The working range of a glass plays an important role in the practical ability to fiberize the glass. Glasses with poor working ranges are difficult to fiberize because they have a strong tendency to crystallize in the melting and fiberization process. For softening point controlled glasses, which do not crystallize when exposed to fire, the working range is relatively good. A drawback is that in order to achieve fire resistance the softening point must be increased, which can increase the necessary fiberization temperatures too high for conventional fiberization processes.
As a general rule, glasses with a stronger tendency to crystallize have better fire resistance but are more difficult to fiberize. A challenge in developing fire resistant glasses is balancing sufficient working range against rapid crystallization during exposure to fire. Commercially available fire resistant wool glasses are often fiberized by external centrifuging because the process is tolerant of glasses with poor working ranges. Hot glass streams are fed directly to multiple rotating drums and the resulting discontinuous fiber typically contains shot particles. The overall fiber quality is generally poor in comparison to fiber created by rotary fiberization or flame attenuation. Due to the high liquidus temperature and high critical cooling rates for glass formation, glasses with a stronger tendency to crystallize are not suitable for rotary fiberization, flame attenuation, or continuous filament drawing. In particular, flame attenuation is not an option because of the difficulty in continuous primary fiber formation, and rotary fiberization is not an option because current disc metallurgy does not allow processing at temperatures necessary to keep glasses with a stronger tendency to crystallize from crystallizing. One of the biggest processing challenges of glasses with a stronger tendency to crystallize is the relatively low viscosity at the liquidus temperature. In order to maintain high enough temperature to avoid crystallization, the glass must be kept at a viscosity too low for flame attenuation or rotary fiberization. For successful fiberization of fire resistant wool glasses by rotary fiberization, flame attenuation, or continuous filament drawing, the working range must be improved over traditional rock or mineral wools.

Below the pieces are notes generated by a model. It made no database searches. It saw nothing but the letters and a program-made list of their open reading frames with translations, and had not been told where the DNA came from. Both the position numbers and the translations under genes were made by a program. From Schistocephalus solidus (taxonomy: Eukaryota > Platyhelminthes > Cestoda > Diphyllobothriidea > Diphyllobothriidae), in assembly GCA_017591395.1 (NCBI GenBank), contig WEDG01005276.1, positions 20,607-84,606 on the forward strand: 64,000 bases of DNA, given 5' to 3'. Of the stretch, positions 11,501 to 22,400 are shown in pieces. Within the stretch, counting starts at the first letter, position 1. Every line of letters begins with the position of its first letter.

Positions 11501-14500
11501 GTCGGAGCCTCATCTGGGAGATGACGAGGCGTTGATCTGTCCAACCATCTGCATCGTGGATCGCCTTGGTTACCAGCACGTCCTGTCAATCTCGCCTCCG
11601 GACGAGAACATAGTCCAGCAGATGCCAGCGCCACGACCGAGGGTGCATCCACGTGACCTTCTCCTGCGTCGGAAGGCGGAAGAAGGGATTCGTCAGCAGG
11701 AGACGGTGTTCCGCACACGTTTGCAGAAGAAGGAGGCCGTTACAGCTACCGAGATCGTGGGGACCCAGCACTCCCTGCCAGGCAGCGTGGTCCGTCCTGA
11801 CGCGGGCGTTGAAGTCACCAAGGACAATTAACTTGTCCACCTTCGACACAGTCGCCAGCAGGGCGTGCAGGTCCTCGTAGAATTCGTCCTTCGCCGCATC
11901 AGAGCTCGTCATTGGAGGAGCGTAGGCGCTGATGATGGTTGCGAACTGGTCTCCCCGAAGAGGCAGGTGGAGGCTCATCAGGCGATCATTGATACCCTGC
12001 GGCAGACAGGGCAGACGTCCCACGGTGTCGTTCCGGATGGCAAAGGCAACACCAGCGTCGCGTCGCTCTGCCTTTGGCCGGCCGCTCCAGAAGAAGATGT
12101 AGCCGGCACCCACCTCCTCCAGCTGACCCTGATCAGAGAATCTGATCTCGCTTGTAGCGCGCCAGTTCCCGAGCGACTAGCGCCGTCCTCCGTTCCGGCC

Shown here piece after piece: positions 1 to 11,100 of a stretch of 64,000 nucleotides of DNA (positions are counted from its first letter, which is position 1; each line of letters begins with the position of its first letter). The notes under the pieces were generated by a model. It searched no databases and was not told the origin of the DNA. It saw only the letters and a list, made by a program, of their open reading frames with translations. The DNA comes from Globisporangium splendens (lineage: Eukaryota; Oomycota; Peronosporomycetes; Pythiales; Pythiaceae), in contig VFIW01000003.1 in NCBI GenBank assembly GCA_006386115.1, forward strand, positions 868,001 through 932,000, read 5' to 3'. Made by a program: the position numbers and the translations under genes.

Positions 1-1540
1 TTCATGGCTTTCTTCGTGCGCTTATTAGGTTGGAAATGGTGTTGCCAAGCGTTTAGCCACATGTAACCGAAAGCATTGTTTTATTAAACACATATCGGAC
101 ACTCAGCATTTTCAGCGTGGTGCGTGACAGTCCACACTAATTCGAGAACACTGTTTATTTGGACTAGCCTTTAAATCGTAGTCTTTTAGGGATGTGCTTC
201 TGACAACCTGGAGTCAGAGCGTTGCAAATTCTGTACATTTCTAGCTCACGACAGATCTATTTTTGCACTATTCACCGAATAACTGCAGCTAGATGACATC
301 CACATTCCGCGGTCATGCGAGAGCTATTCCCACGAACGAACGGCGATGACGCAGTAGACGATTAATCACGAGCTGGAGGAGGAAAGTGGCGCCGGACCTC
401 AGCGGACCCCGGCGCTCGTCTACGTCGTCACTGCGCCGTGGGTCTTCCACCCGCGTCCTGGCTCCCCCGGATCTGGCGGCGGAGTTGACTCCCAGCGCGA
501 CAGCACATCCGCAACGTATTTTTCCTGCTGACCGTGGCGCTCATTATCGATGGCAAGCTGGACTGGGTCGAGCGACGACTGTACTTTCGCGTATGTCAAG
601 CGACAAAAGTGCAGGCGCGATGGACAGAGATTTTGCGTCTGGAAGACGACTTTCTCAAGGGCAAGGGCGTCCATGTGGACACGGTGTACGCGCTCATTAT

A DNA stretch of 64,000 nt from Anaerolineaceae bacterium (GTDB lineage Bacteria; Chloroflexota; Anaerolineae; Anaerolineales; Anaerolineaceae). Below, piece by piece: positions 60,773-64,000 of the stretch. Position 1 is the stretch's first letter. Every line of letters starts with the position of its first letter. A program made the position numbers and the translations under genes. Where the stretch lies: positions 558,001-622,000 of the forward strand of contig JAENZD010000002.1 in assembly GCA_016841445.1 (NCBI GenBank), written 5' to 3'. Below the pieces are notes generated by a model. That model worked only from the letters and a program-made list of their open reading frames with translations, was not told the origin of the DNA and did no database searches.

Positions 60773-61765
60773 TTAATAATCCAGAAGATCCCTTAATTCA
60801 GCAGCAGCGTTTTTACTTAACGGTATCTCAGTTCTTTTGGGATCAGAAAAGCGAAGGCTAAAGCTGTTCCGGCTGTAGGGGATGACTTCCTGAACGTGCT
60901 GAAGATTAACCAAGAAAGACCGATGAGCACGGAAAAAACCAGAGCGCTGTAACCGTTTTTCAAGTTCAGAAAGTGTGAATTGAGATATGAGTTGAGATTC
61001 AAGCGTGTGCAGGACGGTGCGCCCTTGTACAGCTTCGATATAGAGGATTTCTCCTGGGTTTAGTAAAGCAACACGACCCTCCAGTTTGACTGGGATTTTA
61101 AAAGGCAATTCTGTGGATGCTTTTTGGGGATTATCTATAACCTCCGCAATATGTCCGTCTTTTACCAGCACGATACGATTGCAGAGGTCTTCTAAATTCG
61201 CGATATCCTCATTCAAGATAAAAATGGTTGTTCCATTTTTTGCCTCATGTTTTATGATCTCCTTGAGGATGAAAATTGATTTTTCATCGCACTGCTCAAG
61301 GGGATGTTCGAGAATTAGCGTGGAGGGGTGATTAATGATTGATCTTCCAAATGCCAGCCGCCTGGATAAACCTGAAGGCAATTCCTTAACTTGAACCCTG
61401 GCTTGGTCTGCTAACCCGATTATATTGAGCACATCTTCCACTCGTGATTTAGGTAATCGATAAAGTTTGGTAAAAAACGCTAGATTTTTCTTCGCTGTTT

The two measures of working range used herein are melt viscosity at the liquidus temperature and ability to pull a stable continuous filament fiber from a single-orifice bushing. The viscosity at the liquidus temperature (ηulc) is a good measure of the working range because glassmaking processes often must operate at temperatures above the liquidus temperature. A glass with a low value of ηulc has a poor working range because the viscosity must be kept at values too low for practical fiberization. For reference, glasses with working ranges as low as log(ηulc)=2.7 (corresponding to a viscosity at liquidus temperature of greater than or equal to 500 poise) have been shown to pull stable primaries for flame attenuation and shown to be fiberizable into continuous filament fiber. Glasses with working ranges of log(ηulc)<2.5 (corresponding to a viscosity at liquidus temperature of less than or equal to 316 poise) have little chance of fiberizability with any process other than external centrifuge. Glasses with working ranges of log(ηulc)>3.0 (corresponding to a viscosity at liquidus temperature of greater than or equal to 1,000 poise) are more desirable from a practical melting and fiberization standpoint. As an additional check of the working range and fiberization ability of a particular glass composition, a single-orifice bushing is used to attempt to pull a stable continuous filament fiber. Good agreement was observed between the viscosity at liquidus and the ability to pull stable continuous filament fibers.